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Less than an hour past sundown and a layer of ice was thickening on the other side of the window.  My fingers crept up to the warm patch of skin under my collar bone as I focused my eyes on the trembling white lights fighting their way through the dark from below us.

Warm arms circled my shoulders from the side and almost managed to cut out the cold. I leaned into them and worked one arm around Neville’s back.

“If we’re still here when the world gets its sanity back, I’m dragging you to Trelawney’s and having her check you for The Sight. “

I eased back from him and he released me, lingering at my side.

“Don’t need any special abilities to know when you might need that.”

“Yeah,” I wrapped my fingers around my elbows as the chill seeped back in.  “Guess you don’t, do you?” I blinked at the dying candles sputtering against the black velvet on the grounds. “But don’t think you’re getting out of that visit to Trelawney.”

I watched him cross his arms over his stomach as he shook his head at the space halfway between me and the floor. A set of candles lit themselves over our heads.

“What?”

“That’s why I’m glad you’re here.”

I blinked and leaned one shoulder against the wall nearest the window. The hovering cold from outside rushed into me and made the world a little sharper for a second.

“Pardon?”

He took a step closer to the window.

“The way you talk about after… all this.” He nodded toward the warmer circle toward the center of the room, where a few other DA members circled the fire.

I nodded. It was a funny thing that happened to us sometimes—not just Neville, Luna and I, either. All of us. Every now and then, the words for what we were doing here slipped away from us. The stark, unpleasant names that somehow made it real in a way that even the scarred faces of second years and  acidic residue of Cruciatus curses in the air couldn’t quite manage, would suddenly become too heavy to voice aloud.

In the beginning, after they’d left, I had gotten it into my head that we needed to embrace the labels. I’d adopted them, tasted the bitterness until it became almost sweet.  I’d started to believe that we needed the words; needed to hear and feel and taste what this thing was that we were up against. Even after the others had started following my lead, there were moments when the terms that we’d grown close to still took on their full power and became too much to hold in our mouths. I hugged my elbows a little tighter and managed a smile that probably looked as hollow as it felt.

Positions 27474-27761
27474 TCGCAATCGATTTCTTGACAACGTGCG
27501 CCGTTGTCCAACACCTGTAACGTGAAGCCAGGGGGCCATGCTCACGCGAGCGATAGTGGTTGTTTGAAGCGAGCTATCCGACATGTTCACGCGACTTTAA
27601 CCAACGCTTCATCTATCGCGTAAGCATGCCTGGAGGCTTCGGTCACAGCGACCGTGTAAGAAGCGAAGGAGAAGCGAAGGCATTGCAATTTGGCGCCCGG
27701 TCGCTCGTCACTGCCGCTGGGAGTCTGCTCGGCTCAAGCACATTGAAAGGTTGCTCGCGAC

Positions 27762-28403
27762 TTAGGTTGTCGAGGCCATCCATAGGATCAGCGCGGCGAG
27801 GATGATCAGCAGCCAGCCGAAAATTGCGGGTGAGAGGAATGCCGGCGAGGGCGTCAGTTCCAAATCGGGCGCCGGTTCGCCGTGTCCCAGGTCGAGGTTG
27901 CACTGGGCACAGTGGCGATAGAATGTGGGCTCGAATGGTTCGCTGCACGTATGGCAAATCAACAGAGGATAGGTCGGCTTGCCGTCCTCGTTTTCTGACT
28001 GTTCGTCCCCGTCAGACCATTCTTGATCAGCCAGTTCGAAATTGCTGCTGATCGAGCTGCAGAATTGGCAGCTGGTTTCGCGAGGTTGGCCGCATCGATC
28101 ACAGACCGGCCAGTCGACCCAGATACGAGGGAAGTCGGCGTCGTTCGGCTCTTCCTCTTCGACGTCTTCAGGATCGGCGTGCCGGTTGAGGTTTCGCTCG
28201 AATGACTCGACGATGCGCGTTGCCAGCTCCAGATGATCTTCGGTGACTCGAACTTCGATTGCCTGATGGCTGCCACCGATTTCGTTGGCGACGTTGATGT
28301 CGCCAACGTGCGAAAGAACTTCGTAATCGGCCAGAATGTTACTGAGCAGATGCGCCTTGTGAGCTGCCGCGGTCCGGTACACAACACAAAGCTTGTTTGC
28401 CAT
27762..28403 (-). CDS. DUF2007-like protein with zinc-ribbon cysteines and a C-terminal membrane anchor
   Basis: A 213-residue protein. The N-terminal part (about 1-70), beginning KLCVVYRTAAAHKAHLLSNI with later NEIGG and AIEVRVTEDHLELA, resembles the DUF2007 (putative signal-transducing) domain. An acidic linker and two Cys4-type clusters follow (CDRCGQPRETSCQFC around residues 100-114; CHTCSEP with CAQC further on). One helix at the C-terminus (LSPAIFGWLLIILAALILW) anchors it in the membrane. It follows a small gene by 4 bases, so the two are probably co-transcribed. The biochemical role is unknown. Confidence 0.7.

“The way I talk about it?”

“Like everything is going to get back to business as normal before too long and all we have to do is wait it out. Like you’ve seen some schedule for this fever dream that we never got to look at. Like you know.”

I really did try to smile this time. My face just wouldn’t quite work right. Before I could think of something to say that would manage to be encouraging and true at the same time, he added, “that’s why we need you.”

I blinked and felt a tiny bit breathless for a second. The ice on the glass caught some of the light from the candles and my fingers drifted toward the spark. He let me stand there in silence a few seconds, watching me watch the light.

“It’s getting cold.”

I felt him take a step closer, but he didn’t offer his arms a second time.

“They’ll be alright. I’m sure Hermione knows a good heating charm or two.”

I nodded, and then gasped as a sudden pain sliced into the side of my face. A second later Neville was at my side, his fingers in my hair and on my shoulder blade. When I looked over, he inclined his head toward the ceiling without pausing in his work.

“Wax.” He set the already cooling debris on the window sill as the spot on my cheek where it had grazed me started to burn.

A small crash followed by laughter drew my eyes away from the window. Cho shoved Pavrati lightly on the shoulder as the remains of a shattered chess piece hit the floor. I turned back to Neville, and this time the smile actually worked.

“Neville, how’d we end up running this mess, exactly?”

He glanced back at the group around the fire and offered me a little shrug.

“Because they aren’t sure where else to look, and as far as they’re concerned, we’re the next best thing to Harry.”

I’d grown to love the way that he could do that—look at the world with such clear eyes. Simple. Direct. Most days I felt like I couldn’t see through the fog long enough to walk in a straight line. I bit my lip against a sudden bizarre urge to smile as the warm spot on my face started to smolder. Whatever he said, I was pretty sure that I needed him more than anyone here needed me.

 

 

 

 

 

 

 

 

 

 

 

 

 

 

 

 

 

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